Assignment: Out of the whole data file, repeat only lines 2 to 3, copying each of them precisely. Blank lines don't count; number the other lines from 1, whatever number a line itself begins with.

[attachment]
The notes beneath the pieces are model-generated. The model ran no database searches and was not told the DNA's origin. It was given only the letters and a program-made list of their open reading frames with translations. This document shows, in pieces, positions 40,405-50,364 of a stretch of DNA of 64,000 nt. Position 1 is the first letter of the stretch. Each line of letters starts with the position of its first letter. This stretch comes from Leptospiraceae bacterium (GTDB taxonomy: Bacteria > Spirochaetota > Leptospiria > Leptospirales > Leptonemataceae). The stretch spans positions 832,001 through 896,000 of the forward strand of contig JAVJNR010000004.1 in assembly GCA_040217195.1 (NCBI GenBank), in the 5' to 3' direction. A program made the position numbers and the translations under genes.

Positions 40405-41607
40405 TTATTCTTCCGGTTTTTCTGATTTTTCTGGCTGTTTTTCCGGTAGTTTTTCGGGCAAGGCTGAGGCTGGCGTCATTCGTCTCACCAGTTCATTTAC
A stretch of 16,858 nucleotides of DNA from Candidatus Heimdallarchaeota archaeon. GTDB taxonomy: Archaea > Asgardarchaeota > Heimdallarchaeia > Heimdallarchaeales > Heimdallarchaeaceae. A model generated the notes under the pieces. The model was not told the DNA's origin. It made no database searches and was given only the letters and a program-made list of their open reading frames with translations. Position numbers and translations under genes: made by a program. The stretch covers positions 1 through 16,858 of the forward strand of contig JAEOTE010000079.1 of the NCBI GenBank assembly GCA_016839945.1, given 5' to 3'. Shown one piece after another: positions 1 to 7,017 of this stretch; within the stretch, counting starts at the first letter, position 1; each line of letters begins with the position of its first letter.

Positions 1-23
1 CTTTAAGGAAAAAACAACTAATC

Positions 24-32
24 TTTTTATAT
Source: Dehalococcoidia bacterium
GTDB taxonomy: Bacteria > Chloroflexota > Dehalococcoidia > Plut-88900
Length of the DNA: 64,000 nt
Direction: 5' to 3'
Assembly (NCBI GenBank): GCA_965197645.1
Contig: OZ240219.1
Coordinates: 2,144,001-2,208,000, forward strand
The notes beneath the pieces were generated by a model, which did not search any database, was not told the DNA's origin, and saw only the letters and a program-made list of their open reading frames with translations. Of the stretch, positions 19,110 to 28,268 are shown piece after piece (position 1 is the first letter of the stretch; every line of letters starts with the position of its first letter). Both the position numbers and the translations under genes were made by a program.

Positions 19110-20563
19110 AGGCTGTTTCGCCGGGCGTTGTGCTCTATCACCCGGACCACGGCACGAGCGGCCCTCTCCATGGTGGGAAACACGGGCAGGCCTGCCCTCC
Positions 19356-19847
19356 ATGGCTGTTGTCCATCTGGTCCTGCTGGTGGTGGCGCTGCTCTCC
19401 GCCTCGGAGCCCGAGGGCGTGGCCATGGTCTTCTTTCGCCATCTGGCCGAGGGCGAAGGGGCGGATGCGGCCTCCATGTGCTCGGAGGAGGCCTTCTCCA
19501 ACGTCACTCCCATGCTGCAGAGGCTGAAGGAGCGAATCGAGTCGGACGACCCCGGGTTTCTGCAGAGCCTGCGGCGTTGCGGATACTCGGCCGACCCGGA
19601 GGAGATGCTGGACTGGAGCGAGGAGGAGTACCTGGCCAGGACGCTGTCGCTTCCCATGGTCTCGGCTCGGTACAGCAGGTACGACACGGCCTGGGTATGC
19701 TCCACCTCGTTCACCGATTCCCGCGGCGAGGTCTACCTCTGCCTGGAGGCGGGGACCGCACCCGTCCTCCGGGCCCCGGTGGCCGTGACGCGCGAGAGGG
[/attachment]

Positions 40405-41607
40405 TTATTCTTCCGGTTTTTCTGATTTTTCTGGCTGTTTTTCCGGTAGTTTTTCGGGCAAGGCTGAGGCTGGCGTCATTCGTCTCACCAGTTCATTTAC